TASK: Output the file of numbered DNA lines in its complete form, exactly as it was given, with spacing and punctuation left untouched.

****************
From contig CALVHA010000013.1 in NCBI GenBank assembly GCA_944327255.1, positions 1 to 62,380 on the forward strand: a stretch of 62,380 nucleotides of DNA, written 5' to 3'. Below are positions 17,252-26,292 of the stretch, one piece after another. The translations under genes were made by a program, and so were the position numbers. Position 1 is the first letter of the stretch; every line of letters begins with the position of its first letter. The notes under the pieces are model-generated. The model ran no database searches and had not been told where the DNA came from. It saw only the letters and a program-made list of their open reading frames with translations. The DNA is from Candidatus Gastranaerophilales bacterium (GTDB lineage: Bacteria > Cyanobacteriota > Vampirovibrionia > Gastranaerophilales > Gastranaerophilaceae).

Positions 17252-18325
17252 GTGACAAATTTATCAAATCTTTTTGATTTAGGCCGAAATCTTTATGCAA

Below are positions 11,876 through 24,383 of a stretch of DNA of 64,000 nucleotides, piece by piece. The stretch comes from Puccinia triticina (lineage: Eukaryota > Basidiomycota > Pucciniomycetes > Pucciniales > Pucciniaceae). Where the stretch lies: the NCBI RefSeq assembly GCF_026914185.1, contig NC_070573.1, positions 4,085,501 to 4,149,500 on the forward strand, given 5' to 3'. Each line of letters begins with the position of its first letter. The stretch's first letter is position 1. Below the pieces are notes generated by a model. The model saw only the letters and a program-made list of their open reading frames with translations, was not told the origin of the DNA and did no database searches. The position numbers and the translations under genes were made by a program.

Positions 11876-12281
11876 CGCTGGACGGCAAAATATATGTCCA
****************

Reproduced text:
From contig CALVHA010000013.1 in NCBI GenBank assembly GCA_944327255.1, positions 1 to 62,380 on the forward strand: a stretch of 62,380 nucleotides of DNA, written 5' to 3'. Below are positions 17,252-26,292 of the stretch, one piece after another. The translations under genes were made by a program, and so were the position numbers. Position 1 is the first letter of the stretch; every line of letters begins with the position of its first letter. The notes under the pieces are model-generated. The model ran no database searches and had not been told where the DNA came from. It saw only the letters and a program-made list of their open reading frames with translations. The DNA is from Candidatus Gastranaerophilales bacterium (GTDB lineage: Bacteria > Cyanobacteriota > Vampirovibrionia > Gastranaerophilales > Gastranaerophilaceae).

Positions 17252-18325
17252 GTGACAAATTTATCAAATCTTTTTGATTTAGGCCGAAATCTTTATGCAA

Below are positions 11,876 through 24,383 of a stretch of DNA of 64,000 nucleotides, piece by piece. The stretch comes from Puccinia triticina (lineage: Eukaryota > Basidiomycota > Pucciniomycetes > Pucciniales > Pucciniaceae). Where the stretch lies: the NCBI RefSeq assembly GCF_026914185.1, contig NC_070573.1, positions 4,085,501 to 4,149,500 on the forward strand, given 5' to 3'. Each line of letters begins with the position of its first letter. The stretch's first letter is position 1. Below the pieces are notes generated by a model. The model saw only the letters and a program-made list of their open reading frames with translations, was not told the origin of the DNA and did no database searches. The position numbers and the translations under genes were made by a program.

Positions 11876-12281
11876 CGCTGGACGGCAAAATATATGTCCA